Morrison’s second novel, Sula, was nominated for the National Book Award, but it was her third, Song of Solomon, that brought her international acclaim, winning the National Book Critics Circle Award.
Beloved, her third novel, was published in 1987, and was her biggest critical and commercial success. Despite this, the novel failed to win the prestigious National Book Award or the National Book Critics Circle Award, an omission that was protested by forty-eight black critics and writers, including Maya Angelou, who signed a statement published in The New York Times Book Review lamenting the fact that Morrison was ‘yet to receive the national recognition that her five major works of fiction entirely deserve’.
Two months later, Beloved won the Pulitzer Prize for fiction. In 2006, The New York Times Book Review named Beloved the best work of American fiction published in the previous twenty-five years.
Beloved was the first of three novels, sometimes called the Beloved Trilogy, which span one hundred years of black life in the United States. Morrison herself said the books were intended to be read together, explaining: ‘The conceptual connection is the search for the beloved—the part of the self that is you, and loves you, and is always there for you.’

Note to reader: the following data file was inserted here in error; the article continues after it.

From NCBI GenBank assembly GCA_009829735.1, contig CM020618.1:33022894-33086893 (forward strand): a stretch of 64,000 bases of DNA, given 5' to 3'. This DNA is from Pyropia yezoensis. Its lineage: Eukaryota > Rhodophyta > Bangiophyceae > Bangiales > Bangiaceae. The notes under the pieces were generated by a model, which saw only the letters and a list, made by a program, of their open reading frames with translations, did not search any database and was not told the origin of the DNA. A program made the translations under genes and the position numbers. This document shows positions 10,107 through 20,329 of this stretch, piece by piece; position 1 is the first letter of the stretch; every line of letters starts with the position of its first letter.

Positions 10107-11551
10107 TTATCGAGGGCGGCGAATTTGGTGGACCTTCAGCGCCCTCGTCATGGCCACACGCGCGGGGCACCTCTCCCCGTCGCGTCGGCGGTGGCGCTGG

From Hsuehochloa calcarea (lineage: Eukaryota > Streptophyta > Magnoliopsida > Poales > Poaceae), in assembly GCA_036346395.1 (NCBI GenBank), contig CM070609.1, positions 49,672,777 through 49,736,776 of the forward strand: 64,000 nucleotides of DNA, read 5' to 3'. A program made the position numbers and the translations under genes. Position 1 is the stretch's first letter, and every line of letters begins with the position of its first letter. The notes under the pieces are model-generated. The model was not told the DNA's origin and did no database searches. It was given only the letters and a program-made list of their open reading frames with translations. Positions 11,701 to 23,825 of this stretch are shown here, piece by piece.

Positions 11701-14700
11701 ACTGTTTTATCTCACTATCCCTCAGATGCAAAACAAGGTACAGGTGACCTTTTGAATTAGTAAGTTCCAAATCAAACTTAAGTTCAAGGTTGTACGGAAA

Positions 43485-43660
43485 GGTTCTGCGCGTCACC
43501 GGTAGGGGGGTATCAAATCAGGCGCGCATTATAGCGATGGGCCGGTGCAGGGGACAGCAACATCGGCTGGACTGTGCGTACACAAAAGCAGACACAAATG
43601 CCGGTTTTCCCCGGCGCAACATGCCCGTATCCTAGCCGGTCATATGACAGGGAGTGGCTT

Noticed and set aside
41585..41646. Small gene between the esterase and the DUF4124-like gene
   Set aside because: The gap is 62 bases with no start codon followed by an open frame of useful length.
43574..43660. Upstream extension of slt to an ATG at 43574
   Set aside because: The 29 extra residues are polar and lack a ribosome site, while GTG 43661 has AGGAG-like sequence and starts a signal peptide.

The second novel in the trilogy, Jazz, about a love triangle during the Harlem Renaissance, was published in 1992, and the third, Paradise, about citizens of an all-black town, in 1997.
In between the publication of those two books, Morrison’s acclaim skyrocketed. In 1993, she was awarded the Nobel Prize in Literature, becoming the first black woman to receive the award. The Swedish Academy described her as an author ‘who in novels characterised by visionary force and poetic import, gives life to an essential aspect of American reality’.
In 1996, the National Endowment for the Humanities selected her for the Jefferson Lecture, the United States federal government’s highest honour for ‘distinguished intellectual achievement in the humanities.’ That year she was also honoured with the National Book Foundation’s Medal of Distinguished Contribution to American Letters.